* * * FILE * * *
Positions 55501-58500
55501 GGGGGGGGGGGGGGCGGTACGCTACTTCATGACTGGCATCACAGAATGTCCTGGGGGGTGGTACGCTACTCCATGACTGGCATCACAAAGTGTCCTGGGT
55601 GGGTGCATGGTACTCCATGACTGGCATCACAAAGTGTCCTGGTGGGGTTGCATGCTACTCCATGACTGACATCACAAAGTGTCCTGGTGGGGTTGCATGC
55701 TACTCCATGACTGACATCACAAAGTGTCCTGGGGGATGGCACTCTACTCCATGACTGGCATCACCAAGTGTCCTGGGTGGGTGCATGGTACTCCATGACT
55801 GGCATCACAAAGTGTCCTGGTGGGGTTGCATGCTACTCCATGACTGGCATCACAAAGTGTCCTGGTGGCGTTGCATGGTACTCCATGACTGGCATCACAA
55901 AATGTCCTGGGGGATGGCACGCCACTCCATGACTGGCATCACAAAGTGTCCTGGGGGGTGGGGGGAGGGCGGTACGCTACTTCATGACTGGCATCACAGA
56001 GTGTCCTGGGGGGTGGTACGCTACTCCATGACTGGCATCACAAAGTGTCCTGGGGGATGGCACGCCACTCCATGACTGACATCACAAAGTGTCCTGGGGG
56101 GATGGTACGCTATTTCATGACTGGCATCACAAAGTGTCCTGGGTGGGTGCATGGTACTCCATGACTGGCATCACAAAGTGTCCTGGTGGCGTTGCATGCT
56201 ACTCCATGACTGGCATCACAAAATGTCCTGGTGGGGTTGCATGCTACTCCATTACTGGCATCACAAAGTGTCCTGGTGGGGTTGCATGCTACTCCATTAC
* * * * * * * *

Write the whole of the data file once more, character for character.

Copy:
Positions 55501-58500
55501 GGGGGGGGGGGGGGCGGTACGCTACTTCATGACTGGCATCACAGAATGTCCTGGGGGGTGGTACGCTACTCCATGACTGGCATCACAAAGTGTCCTGGGT
55601 GGGTGCATGGTACTCCATGACTGGCATCACAAAGTGTCCTGGTGGGGTTGCATGCTACTCCATGACTGACATCACAAAGTGTCCTGGTGGGGTTGCATGC
55701 TACTCCATGACTGACATCACAAAGTGTCCTGGGGGATGGCACTCTACTCCATGACTGGCATCACCAAGTGTCCTGGGTGGGTGCATGGTACTCCATGACT
55801 GGCATCACAAAGTGTCCTGGTGGGGTTGCATGCTACTCCATGACTGGCATCACAAAGTGTCCTGGTGGCGTTGCATGGTACTCCATGACTGGCATCACAA
55901 AATGTCCTGGGGGATGGCACGCCACTCCATGACTGGCATCACAAAGTGTCCTGGGGGGTGGGGGGAGGGCGGTACGCTACTTCATGACTGGCATCACAGA
56001 GTGTCCTGGGGGGTGGTACGCTACTCCATGACTGGCATCACAAAGTGTCCTGGGGGATGGCACGCCACTCCATGACTGACATCACAAAGTGTCCTGGGGG
56101 GATGGTACGCTATTTCATGACTGGCATCACAAAGTGTCCTGGGTGGGTGCATGGTACTCCATGACTGGCATCACAAAGTGTCCTGGTGGCGTTGCATGCT
56201 ACTCCATGACTGGCATCACAAAATGTCCTGGTGGGGTTGCATGCTACTCCATTACTGGCATCACAAAGTGTCCTGGTGGGGTTGCATGCTACTCCATTAC